Food & Drink

Top 10 Russian foods and recipes

Explore the mouth-watering dishes Russia has to offer with these top 10 traditional Russian foods or make them yourself using the recipes included.

Russian food

By Expatica

Updated 26-3-2024

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Only a few dishes of Russian cuisine have received international renown. But the inclusion of both hearty and finesse foods in Moscow equally serve the needs of comfort and gourmet dining.

When temperatures can drop to -30°C during Moscow’s winter, it’s no surprise that Russian food is typically hearty; potatoes, bread, pastry, and sour cream often feature as common ingredients. Yet delicate smoked fishes, thin papery crêpes and red and black caviar are equal contenders in Russian cuisine. You may feel French influences show through in several dishes, although the Russian versions stand on their own merit. Restaurants aren’t cheap in Moscow. But classic Russian dishes are just as good from street stalls and fast-food eateries as they are from high-end restaurants.

1. Borsch / Borscht

This beet and cabbage red soup is a delicious belly warmer, an ancient dish that is believed to have originated in Ukraine and later became popular in other Eastern European countries, including Russia. It comes with or without meat, potato, herbs (usually dill) and a dollop of smetana, sour cream. Accompanied with a piece of rye bread or garlic bread topped with melted cheese, this dish is hearty enough to serve as a meal, although it is usually eaten as a starter. Other common soups to try are ukha, a seasoned fish and vegetable broth, and schi, a cabbage-based broth.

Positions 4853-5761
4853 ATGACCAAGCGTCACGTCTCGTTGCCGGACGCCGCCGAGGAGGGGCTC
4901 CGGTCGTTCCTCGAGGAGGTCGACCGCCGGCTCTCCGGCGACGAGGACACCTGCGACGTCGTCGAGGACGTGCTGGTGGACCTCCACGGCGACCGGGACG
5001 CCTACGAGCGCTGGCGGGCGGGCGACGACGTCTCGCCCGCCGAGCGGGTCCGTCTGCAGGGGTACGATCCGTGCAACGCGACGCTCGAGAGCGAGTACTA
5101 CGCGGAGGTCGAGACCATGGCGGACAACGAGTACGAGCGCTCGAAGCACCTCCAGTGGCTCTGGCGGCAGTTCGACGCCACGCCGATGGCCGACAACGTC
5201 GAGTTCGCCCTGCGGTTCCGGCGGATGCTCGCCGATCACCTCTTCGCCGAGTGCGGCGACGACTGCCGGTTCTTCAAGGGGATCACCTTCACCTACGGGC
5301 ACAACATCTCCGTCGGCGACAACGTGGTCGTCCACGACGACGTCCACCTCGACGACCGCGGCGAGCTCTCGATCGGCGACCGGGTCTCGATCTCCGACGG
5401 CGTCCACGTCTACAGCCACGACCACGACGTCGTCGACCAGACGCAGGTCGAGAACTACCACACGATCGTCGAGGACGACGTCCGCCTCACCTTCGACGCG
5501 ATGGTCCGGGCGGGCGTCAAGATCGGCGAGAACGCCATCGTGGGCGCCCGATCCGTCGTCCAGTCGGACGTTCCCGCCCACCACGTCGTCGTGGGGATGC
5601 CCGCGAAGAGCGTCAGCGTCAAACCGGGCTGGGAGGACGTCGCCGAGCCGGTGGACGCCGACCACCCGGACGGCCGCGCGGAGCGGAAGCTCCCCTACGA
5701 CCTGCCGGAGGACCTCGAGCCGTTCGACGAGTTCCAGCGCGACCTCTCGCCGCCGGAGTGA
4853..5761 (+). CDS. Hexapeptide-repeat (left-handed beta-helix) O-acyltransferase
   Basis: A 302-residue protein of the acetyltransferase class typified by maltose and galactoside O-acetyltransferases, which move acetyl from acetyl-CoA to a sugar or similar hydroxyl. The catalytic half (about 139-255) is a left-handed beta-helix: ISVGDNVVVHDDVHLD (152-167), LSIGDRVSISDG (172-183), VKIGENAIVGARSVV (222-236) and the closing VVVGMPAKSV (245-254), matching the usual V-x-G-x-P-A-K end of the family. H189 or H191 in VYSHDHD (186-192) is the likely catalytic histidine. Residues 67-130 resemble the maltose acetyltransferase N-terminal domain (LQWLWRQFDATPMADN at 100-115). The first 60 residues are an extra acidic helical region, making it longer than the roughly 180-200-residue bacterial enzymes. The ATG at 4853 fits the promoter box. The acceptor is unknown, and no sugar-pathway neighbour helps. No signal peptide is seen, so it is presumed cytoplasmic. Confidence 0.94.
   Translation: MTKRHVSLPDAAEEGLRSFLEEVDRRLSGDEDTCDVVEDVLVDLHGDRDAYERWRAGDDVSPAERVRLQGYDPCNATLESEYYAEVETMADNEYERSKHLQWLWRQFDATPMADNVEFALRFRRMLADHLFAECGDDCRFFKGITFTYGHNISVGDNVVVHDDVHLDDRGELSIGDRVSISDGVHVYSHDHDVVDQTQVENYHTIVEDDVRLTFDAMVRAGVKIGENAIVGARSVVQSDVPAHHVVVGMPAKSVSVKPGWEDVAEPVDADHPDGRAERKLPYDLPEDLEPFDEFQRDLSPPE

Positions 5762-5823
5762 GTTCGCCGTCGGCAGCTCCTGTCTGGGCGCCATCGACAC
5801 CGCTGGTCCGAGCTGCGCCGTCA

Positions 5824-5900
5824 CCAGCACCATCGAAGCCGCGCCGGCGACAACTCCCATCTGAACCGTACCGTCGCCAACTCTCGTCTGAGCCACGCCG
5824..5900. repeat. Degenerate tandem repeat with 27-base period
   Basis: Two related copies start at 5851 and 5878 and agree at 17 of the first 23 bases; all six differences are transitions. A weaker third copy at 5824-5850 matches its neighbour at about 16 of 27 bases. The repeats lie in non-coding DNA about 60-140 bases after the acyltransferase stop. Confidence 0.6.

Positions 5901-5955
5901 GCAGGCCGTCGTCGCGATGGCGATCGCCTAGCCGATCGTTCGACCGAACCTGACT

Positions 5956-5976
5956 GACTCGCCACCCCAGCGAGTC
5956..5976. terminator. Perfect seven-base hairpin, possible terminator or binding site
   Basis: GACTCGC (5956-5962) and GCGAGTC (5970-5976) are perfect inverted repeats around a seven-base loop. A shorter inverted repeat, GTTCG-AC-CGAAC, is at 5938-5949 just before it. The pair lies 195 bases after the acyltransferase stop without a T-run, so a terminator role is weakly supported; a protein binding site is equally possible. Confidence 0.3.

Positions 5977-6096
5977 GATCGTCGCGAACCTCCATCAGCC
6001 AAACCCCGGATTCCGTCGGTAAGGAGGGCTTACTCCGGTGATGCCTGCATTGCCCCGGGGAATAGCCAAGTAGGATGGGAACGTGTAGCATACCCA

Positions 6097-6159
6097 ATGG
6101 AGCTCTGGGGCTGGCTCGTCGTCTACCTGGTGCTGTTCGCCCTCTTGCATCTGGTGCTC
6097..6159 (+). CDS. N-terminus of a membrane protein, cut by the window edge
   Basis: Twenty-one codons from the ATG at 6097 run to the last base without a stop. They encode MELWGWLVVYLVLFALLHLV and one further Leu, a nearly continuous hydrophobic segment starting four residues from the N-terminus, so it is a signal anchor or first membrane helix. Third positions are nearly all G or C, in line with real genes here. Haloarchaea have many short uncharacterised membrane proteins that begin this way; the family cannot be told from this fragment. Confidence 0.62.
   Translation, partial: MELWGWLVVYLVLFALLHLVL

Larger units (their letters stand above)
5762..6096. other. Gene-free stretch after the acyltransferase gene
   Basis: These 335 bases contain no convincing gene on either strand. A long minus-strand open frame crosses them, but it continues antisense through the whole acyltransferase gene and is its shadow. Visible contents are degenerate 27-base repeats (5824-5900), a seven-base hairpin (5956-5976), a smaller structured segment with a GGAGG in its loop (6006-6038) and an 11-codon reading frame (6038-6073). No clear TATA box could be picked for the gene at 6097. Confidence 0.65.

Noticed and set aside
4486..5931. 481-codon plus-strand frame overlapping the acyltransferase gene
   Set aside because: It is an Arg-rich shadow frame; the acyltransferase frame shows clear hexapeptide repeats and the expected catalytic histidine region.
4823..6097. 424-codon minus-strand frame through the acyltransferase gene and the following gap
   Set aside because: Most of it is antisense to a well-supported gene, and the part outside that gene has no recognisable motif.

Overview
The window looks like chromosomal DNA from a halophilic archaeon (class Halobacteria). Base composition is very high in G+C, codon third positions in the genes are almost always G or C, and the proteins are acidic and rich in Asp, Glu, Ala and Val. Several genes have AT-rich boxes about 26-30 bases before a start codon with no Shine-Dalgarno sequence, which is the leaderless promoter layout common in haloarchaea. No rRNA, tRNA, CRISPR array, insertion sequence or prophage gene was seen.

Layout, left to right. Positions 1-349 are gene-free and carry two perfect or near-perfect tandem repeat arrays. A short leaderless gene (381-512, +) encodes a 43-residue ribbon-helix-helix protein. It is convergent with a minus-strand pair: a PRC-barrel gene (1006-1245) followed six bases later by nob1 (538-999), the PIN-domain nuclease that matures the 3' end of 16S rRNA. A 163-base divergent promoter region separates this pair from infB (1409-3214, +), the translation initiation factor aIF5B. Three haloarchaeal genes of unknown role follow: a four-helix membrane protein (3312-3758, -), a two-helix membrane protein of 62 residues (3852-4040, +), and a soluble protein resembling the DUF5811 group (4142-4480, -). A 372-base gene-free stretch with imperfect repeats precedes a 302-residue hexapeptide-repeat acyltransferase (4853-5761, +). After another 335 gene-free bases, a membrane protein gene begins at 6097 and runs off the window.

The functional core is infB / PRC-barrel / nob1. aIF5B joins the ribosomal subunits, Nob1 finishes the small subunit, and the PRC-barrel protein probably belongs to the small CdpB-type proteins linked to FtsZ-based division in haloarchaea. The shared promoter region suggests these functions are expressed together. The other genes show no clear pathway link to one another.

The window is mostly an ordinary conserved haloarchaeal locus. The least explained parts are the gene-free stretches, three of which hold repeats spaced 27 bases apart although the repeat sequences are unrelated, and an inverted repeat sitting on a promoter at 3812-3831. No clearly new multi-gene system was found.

Russian recipes: Borsch

Make your own borsch

2. Blini

Blini are Russia’s version of the thin French crêpe. They’re a staple food on most Russian menus, typically using buckwheat for savory fillings or white flour for sweet toppings. You’ll see accompaniments of smoked salmon, creamy mushrooms, sour cream, jams and condensed milk– to name a few– but the high-end, revered combination is a spoonful of red salmon or black sturgeon caviar. Another tasty pancake is the cottage cheese version called syrniki, a denser form of ricotta-pancakes, which are eaten for breakfast or dessert. They’re best with homemade jams made from Russia’s large array of berries. Condensed milk, honey, and sour cream are also common condiments.

Make your own blini

  • This blini recipe has photos to guide you;
  • Get some filling ideas from here.
  • Watch this video for easy and healthy cottage cheese pancakes, or
  • try this local recipe.

3. Russian salad

This hardly needs mentioning seeing as ‘Russian salad’ is one such dish that has spread internationally, and chances are you’ve tried a version in your home country. However, the Russian version is fresher with a light smattering of mayonnaise; that’s quite the opposite to the ratio of the soft-boiled, mayonnaise-heavy international versions. This could be due to the use of fresh cucumber or crunchy Russian pickles. The base of diced potato, peas, egg and mayonnaise/sour cream remains ubiquitous. In Moscow, however, it goes by the name Olivier salad. It takes its’ name from the chef Lucien Olivier who created the secret recipe there around the mid-1800s, although the original ingredients have been swapped for cheaper, more available Russian foods. You’ll also find a variation of similar cold Russian salads that will equally vie for your attention.

Russian salad

Make your own Russian salad

4. Smoked salmon or salted herring

Smoked, salted, and marinated river and saltwater fish feature widely in Russian food, and are expertly prepared to have a delicate and fresh flavor. On menus you’ll typically find marinated or smoked salmon served alone as a dish or with pancakes, and salted herring served in salads, a typical one colloquially named ‘herring under a fur coat’ or shuba, which covers salted herring with layers of grated boiled vegetables, beets, onions and mayonnaise. Tartareis is also commonly found on menus in Russia. Other common fish served in Moscow include trout, carp, zander, sturgeon and sterlet, also know as the Tsar fish.

Make your own smoked fish